Introduction: Hi, my name is Lakshmi Bharadwaj. I’m an undergraduate Biomedical Engineer with a tissue engineering specialization at University of California, Davis. I have a great love for science writing and blogging, especially in the field of stem cell biology. Currently, I’m interning under Dr. Knoepfler, reading and learning about the new advances in stem cell-based cellular and regenerative medicine. I also plan to write about topics such as biomechanics and biomedical prosthesis. Below is my first guest post.
Applications of 3D Printing in Stem Cell Biology and Bioengineering
By Lakshmi Bharadwaj
Imagine a world in which doctors send microscopic biological machines—biobots—inside our bodies to heal disease and fix injuries.
A few decades ago, this kind of technology was only manifesting as the fanciful gadgets of science fiction movies. For example, the 1966 movie ‘Fantastic Voyage’ featured miniaturized objects performing a range of interesting functions inside the human body. Today, such biobots have become much more than science fiction. In many ways, what was previously envisioned in sci-fi movies has now become a reasonably expected future reality. In fact, functional biobot and stem cell-produced organ prototypes exist.
Recently, bioengineers and stem cell scientists started exploring possible biomedical applications of 3D printing, a key technology for making biobots and synthetic organs. They turned to 3D printers because of a unique combination of versatility and precision. 3D printers are exciting because they could in principle print a whole range of things, from minuscule machines that can crawl through your body to entire organs, neatly printed and stored. These are exciting possibilities but it’s not the time to be too optimistic yet. The current state of the field does not surmount the immense complexities of cell and tissue spatial dynamics required for actual biological function.
Dr. Takanori Takebe and Dr. Hideki Taniguchi from Yokohama City University in Japan recently reprogrammed iPSCs to take on properties of liver-like cells. While they succeeded in making functional tissue that performed the metabolic activities of livers, they couldn’t create anything on a scale that would replace human livers. Research still continues. While a few researchers have given up on the printing of stem cells as a lost cause, others persist and livers are one potential candidate organ for this application. Some bioengineers, however, are looking at 3D printers in entirely new perspectives for various other applications.
Consider, for instance, the ‘biobots’ developed by Rashid Bashir and colleagues at the University of Illinois at Urbana-Champaign. These are small machines that consist of heart muscle cells on a hydrogel. What is cool about them is that they aren’t just muscle cells on gel. They can move! The primary foundation for developing these kinds of machines comes from stem cell biology. Organ printing, previously explored by other researchers, encouraged these bioengineers to look at the concept through an engineer’s eyes: to make cells not into organs that could be directly transplanted, but into machines that could ferry around these cells within the human system.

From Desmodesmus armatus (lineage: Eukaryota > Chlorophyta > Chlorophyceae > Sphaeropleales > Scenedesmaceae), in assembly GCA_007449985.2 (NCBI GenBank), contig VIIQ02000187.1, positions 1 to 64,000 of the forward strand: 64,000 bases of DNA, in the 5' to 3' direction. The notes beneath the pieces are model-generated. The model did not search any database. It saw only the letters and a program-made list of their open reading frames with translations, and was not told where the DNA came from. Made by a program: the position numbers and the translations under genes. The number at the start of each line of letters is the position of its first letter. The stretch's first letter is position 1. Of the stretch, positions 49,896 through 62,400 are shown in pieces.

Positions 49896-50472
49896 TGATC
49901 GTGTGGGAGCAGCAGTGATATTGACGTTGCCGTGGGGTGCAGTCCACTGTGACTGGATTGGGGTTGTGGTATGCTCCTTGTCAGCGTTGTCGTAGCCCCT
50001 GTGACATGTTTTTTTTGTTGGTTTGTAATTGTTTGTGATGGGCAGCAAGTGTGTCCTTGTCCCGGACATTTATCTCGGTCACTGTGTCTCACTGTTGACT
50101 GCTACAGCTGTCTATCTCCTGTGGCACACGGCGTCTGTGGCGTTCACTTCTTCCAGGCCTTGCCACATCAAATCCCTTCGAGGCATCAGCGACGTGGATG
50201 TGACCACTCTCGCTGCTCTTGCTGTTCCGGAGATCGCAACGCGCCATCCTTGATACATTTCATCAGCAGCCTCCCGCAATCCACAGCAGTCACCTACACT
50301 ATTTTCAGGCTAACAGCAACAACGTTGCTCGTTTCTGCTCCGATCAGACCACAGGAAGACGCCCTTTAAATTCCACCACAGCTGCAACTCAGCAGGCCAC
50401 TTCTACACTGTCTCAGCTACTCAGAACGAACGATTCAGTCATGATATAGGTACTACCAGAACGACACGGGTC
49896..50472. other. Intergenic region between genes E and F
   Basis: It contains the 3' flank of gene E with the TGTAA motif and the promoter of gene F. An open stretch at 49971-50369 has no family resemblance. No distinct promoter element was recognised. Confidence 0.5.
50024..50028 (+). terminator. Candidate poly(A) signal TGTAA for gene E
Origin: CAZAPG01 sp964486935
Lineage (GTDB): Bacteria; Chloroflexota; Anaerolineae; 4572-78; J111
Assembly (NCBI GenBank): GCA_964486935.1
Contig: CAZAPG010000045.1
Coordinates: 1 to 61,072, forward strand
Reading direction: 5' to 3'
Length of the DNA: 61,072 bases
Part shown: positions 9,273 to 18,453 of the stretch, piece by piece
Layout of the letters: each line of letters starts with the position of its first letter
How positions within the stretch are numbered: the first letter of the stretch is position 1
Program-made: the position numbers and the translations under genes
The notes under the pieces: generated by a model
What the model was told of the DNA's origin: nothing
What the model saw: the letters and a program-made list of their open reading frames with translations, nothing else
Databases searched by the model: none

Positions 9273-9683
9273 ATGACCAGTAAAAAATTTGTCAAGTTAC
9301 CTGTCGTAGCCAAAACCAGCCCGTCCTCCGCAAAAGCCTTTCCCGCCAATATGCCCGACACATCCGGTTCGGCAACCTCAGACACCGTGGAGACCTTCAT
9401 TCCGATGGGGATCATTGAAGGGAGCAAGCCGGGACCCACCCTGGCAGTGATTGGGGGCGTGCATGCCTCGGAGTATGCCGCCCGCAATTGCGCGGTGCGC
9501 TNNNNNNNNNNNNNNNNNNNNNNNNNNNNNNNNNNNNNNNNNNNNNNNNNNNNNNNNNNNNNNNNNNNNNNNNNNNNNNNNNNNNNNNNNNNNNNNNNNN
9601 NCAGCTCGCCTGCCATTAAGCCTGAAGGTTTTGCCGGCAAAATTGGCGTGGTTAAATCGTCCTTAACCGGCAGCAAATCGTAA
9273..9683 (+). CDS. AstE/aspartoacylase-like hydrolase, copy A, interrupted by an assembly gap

If these biobots succeed, then we could expect to see something really interesting in our future: Nano-scale machines that can enter your circulatory system and deliver raw materials for regeneration. The biobots could also be used for other applications within biomechanics that are not stem cell-related. These could be very powerful in the facilitation of wound healing, for example.
3-D printing is not just been the answer for producing objects such as children’s toys on a large scale but is increasingly being used in medicine including applications of stem cell technology. It’s an inventive idea to use 3-D printing for medicine as the technology was originally intended just for commercial manufacturing in fields such as automobiles. Now it can be used in healthcare and stem cell fields. This innovative thinking teaches us that we can learn and adopt from so many other fields, even those that seem so completely unrelated to our science! With 3D printing technology, while fully functional human livers and extremely fast biobots are not yet here, they are certainly possible.